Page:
• Conversation levels?
  • How to request Help from the teacher or a peer?  What a student can/should do while waiting for help?
  • Expectations of an Activity?  How to move through the task?  Where the materials are to complete the activity?  Where to find a new activity or where to turn in something that has been completed?
  • Movement in the classroom?  When should they be moving around?  When they should select traditional seating versus when alternate seating?
  • What appropriate Participation looks and sounds like? Do they know how to conference with peers? Do they know when it is best to work with a partner or group or when it is best to work independently?
  • The rules and expectations of your room?



Planning is a structure that helps teachers and students gain clarity before a unit begins.  As a new teacher, you were trained on how to create a traditional lesson plan. You knew your objectives, activities, resources, and ways that you were going to differentiate for a variety of learners.  How many of you still use this form? I know at the start of my career I was intentional about my planning. I used that form. My planning began to shift in year two when I purchased the traditional lesson planning book and just jotted down my activities for the unit.  By year five, I was sometimes using my planner and other times would go back afterwards and plug in what we did. As I gained experience I relied a lot less on that planning book.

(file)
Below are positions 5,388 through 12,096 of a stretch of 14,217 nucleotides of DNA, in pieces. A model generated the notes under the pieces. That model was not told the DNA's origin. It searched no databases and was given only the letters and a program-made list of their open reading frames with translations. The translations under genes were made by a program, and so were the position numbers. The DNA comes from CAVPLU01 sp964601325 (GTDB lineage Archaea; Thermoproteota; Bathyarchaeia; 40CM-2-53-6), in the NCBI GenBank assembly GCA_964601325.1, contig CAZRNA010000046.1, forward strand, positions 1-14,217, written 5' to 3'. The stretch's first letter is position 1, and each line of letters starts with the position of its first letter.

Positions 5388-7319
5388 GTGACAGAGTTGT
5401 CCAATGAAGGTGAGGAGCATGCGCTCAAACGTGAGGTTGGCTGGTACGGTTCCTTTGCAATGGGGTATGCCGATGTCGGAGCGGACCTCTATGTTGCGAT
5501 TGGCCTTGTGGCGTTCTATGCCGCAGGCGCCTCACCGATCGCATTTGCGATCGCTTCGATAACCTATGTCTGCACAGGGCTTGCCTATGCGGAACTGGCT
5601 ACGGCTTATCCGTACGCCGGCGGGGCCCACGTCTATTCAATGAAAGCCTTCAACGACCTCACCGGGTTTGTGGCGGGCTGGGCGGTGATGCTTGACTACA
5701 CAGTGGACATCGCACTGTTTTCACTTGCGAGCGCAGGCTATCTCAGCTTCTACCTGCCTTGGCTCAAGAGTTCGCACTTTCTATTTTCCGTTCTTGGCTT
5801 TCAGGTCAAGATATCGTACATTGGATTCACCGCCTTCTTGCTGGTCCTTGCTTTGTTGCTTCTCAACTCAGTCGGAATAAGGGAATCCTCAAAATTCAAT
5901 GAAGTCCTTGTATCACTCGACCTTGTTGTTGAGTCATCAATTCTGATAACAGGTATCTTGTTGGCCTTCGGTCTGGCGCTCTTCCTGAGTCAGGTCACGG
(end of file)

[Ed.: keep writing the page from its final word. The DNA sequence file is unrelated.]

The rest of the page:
Personalized learning is a new way of doing things for those that are first year teachers, as well as veteran teachers. We are shifting our standards into “I can” statements to create learning targets that are student friendly.  Do you have lesson plans with these on them? Do you have a map of how your learning targets build together versus live in isolation of one another? When you do a culminating activity or project do you and your students fully understand all the targets that were building blocks?